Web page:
The control circuit 48 determines if the input address is in the relocation region indicated by the relocation region register 50 (decision block 70). The relocation register 50 may indicate the memory region in any suitable fashion (e.g. base address and size, base and limit addresses, etc.). If the address is not in the relocation region, then the control circuit 48 selects the input address and the output of the address map 52 as the output of the translation/map circuit 32 through the output mux 54 (block 72).

On the other hand, if the address is in the relocation region and is a hit in the address relocation cache 46 (decision block 74), then the control circuit 48 selects the output of the address relocation cache 46 (the output address and corresponding destination identifier) as the output of the translation/map circuit 32 through the output mux 54 (block 76). If the address is in the relocation region and is a miss in the address relocation cache, then the control circuit 48 signals the miss to the table walk circuit 42 (block 78). The table walk circuit 42 may also be coupled to receive the input address, and may search the translation tables for a translation corresponding to the input address. The control circuit 48 may wait for a signal from the table walk circuit 42 indicating that the table walk circuit 42 is updating the address relocation cache 46 (decision block 80). During the update, the output address and corresponding destination identifier may be available at the output of the address relocation cache 46, and the control circuit 48 may select the output of the address relocation cache 46 as the output of the translation/map circuit 32 (block 76). Alternatively, rather than selecting the output of the address relocation cache 45, a bypass path may be provided for selecting. In such an alternative, the address relocation cache 46 need not provide the update data at its output during the update.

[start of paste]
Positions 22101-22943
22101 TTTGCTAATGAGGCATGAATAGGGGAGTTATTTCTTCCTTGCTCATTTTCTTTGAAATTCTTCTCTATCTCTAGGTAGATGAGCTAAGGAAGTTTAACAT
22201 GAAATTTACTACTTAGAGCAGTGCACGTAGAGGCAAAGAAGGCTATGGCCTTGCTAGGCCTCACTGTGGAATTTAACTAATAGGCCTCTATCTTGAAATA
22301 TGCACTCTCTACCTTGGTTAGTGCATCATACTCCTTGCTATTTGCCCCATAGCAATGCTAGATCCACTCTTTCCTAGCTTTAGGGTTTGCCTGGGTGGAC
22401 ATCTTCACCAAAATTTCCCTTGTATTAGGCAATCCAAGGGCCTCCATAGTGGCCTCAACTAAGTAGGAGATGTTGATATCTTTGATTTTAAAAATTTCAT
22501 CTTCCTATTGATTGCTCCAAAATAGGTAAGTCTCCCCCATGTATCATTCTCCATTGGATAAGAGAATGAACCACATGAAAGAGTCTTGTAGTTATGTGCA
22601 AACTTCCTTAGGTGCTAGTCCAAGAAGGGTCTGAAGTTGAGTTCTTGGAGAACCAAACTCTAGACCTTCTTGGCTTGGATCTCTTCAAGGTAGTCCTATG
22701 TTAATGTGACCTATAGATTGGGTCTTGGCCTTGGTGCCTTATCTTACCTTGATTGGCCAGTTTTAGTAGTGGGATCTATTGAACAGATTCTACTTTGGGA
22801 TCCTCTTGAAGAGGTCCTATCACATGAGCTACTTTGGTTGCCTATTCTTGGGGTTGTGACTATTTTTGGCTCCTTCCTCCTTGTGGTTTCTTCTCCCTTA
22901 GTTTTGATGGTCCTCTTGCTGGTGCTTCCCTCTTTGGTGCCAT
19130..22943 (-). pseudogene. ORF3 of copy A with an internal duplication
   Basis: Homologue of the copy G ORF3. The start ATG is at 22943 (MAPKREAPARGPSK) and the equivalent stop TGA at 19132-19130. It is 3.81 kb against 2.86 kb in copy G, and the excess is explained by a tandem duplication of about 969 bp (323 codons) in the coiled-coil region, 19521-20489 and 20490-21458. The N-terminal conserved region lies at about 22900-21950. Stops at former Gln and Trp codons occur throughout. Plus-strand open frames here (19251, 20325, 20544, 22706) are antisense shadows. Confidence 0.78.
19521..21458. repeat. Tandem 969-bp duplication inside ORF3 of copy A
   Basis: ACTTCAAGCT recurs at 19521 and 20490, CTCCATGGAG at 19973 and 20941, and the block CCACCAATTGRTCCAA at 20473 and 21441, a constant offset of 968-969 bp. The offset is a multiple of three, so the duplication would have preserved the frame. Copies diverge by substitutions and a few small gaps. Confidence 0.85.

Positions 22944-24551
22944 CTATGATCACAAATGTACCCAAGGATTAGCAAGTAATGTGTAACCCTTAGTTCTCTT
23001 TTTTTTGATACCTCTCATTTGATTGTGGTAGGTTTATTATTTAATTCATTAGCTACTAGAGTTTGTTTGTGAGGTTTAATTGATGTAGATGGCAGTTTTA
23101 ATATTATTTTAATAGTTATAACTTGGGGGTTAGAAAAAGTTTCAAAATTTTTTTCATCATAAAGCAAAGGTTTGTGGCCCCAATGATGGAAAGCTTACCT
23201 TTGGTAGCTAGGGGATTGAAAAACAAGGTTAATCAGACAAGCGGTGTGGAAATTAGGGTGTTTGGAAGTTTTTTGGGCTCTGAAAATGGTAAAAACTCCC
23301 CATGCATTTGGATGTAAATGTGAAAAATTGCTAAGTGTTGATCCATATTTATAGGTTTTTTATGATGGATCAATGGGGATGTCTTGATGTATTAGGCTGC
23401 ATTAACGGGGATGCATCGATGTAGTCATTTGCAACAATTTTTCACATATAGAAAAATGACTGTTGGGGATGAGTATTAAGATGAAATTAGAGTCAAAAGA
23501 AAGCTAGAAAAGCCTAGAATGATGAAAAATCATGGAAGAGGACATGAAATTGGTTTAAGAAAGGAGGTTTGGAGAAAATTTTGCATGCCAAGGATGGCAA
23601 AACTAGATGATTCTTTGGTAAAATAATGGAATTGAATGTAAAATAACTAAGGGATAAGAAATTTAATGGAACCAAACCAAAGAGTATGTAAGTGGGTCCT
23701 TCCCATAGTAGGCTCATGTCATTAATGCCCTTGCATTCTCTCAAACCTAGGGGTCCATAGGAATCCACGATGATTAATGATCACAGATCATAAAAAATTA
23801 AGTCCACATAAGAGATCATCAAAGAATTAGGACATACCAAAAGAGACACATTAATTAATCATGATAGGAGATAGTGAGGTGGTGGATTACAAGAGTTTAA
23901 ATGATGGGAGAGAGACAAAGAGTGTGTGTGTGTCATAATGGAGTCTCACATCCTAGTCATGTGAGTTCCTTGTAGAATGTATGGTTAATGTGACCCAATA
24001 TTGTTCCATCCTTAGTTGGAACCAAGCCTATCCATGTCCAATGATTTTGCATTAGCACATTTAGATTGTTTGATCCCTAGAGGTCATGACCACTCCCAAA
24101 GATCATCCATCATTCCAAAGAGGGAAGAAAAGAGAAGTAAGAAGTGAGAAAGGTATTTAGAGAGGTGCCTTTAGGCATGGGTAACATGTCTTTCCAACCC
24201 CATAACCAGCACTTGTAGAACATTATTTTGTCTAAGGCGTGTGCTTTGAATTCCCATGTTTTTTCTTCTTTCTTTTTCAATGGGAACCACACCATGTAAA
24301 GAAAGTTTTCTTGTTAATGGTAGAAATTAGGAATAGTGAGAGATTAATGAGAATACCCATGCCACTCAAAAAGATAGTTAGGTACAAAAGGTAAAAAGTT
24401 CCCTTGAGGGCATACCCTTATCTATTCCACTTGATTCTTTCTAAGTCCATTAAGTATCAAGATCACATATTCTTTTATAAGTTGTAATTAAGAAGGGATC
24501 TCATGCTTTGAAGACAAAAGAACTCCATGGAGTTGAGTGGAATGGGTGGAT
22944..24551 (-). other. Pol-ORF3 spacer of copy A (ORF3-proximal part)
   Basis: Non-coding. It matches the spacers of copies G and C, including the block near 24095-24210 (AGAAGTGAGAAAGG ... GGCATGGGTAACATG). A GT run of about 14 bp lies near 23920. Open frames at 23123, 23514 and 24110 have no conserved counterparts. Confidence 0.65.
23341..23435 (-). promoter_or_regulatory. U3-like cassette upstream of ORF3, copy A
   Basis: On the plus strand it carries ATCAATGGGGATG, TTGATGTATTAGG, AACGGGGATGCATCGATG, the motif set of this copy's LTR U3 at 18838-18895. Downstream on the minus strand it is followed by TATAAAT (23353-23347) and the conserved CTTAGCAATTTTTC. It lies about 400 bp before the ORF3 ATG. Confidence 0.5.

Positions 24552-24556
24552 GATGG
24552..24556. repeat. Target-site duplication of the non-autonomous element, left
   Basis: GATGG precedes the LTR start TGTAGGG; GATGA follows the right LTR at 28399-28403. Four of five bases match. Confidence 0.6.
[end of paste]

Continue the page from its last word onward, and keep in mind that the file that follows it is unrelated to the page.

It is noted that, while the illustrated embodiment has the control circuit 48 waiting for the update to the address relocation cache 46 in the event of a miss, other transaction addresses may be allowed to continue processing through the translation/map circuit 32 while the table walk is being performed. In such an embodiment, the control circuit 48 may respond to the other addresses in a similar fashion to that shown in FIG. 4 while waiting for the update to the address relocation cache 76.

Turning next to FIG. 5, a flowchart is shown illustrating operation of one embodiment of the table walk circuit 42. Other embodiments are possible and contemplated. While the blocks shown in FIG. 5 are illustrated in a particular order for ease of understanding, any suitable order may be used. Furthermore, the blocks may be implemented in parallel in combinatorial logic circuitry within the table walk circuit 42. Still further, various blocks may occur in different clock cycles or the same clock cycle, as desired.